Sunday, October 23, 2011

CDM lesson from the movie 'Men in Black 2'

We all agree on the expected benefits from Collaborative Decision Making (CDM), but not necessarily about what it really means and how to implement it. What I like about it is that people start thinking out of (their) box. CDM illustrates the benefits from avoiding silo thinking and silo decision making. The silos that still exist at many airports.

Rembember the movie 'Men in Black 2'? There is a race of minuscule extraterrestrials inside a storage locker at Grand Central Station, the locker encasing their whole world. At the end of the film, there is even a much larger locker in an enormous alien version of Grand Central Terminal which seems to contain the human world. What about the lockers at the airport?

Friday, October 14, 2011

Airlines, tell us your punctuality

The Association of European Airlines (AEA) used to publish the on-time performance (punctuality) of their associated airlines. It seems that their airline members would not allow this anymore. Certainly you can use Flightstats, however, the information may prove inaccurate and incomplete. Wolfram search has a nice feature to learn more about airlines (US only) delays. Just enter the search term 'causes of delay of delta airline' and you will find a nice summary of Delta's performance as an example.

In a bold new move, South African domestic carriers have agreed with Airports Company South Africa (ACSA) to publish their punctuality on the ACSA web site. Passengers can take this into consideration upon choosing their carrier and the Airport makes a clear statement about the strategic value of on-time performance.

I'd rather have this continuous level of transparency than campaigns of carriers or airports which coincidentially happened to be the most punctual recently - irrespective of their size, number of cancellations, and number of passengers affected.

Saturday, October 8, 2011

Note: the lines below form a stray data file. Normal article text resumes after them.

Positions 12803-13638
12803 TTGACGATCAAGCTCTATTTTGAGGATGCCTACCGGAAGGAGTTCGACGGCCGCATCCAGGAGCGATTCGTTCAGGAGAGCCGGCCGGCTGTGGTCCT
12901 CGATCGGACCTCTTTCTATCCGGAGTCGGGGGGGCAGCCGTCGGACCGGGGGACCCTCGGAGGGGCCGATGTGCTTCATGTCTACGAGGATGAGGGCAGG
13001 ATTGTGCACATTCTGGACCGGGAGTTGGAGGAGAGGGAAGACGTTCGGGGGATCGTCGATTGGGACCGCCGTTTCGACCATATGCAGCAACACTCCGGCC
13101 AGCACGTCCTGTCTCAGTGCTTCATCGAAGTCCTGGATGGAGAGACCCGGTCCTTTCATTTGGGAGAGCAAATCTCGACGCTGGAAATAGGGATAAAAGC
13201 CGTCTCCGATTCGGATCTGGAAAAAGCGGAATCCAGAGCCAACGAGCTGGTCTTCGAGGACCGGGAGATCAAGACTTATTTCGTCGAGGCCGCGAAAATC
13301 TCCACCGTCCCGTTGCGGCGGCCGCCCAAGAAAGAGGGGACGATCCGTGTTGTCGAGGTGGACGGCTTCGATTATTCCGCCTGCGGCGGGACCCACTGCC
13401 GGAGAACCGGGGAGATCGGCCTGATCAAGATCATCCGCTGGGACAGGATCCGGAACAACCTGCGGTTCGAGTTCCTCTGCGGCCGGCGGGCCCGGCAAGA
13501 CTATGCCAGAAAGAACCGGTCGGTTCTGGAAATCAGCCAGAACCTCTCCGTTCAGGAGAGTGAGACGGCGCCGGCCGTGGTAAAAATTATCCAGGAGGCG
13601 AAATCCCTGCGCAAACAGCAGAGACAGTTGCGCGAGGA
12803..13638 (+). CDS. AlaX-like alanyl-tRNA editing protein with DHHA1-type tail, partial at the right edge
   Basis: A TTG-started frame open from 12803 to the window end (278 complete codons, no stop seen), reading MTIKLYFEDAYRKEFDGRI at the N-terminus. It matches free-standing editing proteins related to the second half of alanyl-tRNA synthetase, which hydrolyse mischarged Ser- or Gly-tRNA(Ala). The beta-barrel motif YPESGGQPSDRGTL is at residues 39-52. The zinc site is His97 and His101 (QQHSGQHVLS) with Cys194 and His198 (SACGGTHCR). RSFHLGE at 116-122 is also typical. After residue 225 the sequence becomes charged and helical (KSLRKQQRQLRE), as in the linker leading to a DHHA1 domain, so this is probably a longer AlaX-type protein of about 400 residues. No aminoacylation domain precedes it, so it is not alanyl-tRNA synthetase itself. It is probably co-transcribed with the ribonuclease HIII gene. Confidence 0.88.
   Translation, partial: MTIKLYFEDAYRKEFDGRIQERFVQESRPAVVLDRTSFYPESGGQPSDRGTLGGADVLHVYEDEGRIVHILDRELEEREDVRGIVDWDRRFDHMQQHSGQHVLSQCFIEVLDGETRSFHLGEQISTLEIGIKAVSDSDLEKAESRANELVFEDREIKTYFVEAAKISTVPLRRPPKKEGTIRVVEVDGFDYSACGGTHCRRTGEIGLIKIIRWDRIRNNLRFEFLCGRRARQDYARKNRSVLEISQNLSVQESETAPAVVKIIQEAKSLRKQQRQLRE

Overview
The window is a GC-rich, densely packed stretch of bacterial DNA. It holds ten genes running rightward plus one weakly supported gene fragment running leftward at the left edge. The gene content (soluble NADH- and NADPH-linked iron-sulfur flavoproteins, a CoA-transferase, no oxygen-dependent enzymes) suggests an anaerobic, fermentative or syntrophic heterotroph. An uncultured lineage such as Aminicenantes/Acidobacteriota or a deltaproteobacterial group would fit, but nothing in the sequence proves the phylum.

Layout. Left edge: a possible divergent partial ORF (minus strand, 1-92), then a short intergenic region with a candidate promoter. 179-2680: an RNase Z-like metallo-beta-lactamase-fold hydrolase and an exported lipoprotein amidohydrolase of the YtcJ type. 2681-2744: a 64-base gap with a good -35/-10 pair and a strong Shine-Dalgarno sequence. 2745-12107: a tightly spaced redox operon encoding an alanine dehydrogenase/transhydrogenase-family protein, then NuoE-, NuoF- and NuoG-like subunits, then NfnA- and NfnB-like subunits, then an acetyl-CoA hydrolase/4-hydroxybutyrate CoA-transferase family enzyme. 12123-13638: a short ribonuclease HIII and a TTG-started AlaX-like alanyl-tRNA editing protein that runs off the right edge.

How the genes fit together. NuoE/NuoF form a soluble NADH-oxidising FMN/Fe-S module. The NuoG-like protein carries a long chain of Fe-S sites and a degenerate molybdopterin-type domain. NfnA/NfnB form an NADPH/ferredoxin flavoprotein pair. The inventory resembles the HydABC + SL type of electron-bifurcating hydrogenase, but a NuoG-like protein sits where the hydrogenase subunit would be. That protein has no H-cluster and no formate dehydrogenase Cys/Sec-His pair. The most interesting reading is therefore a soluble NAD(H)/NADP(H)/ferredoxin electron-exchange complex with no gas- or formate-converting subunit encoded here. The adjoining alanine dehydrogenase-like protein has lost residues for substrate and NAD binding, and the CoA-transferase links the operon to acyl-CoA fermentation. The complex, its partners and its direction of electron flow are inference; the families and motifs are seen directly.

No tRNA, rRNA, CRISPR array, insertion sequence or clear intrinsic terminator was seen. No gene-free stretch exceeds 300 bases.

Airport retailers part of Airport CDM?

In a recent meeting I was told that a retailer had approached the airport operator to become part of Airport Collaborative Decision Making (A-CDM). They found this rather strange and wanted to find out more.

The retailer had done some research on the passengers waiting in the gate area. They discovered that passengers waiting for the boarding of their delayed flight would not give up their seat - even though they might be hungry or thirsty. The retailer would take this opportunity and approach those passengers to take their orders. In order to be ready for those situations the retailer would like to have early information about delays.
What a great example of opportunities created by information sharing! However, this will require reliable and accurate information about an expected delay and most probably the retailer will not be happy by just providing a FIDS screen to monitor himself all the time.

Just another thought. Suppose that the delay is rather long? Why not changing the gate to keep passengers moving through the restaurants and shops?

Monday, October 3, 2011

There is no such thing as 'Collaborative Decision Making'

Group Decision Making or Collaborative Decision Making (CDM) is about bringing people together to solve problems with the idea that they are more effective than individuals. But how are collaborative decisions actually made? By vote? By secret ballot?

When was the last time we actually made a 'collaborative decision'? Sure, we may have listened to arguments, we may have taken every possible information into account, we may have thought about all possible impacts of a decision. But in the end, for what is considered as my responsibilty and accountability, the decision will be mine. There is no such thing as 'Collaborative Decision Making'. There is information sharing, collaboration, decision making and performance.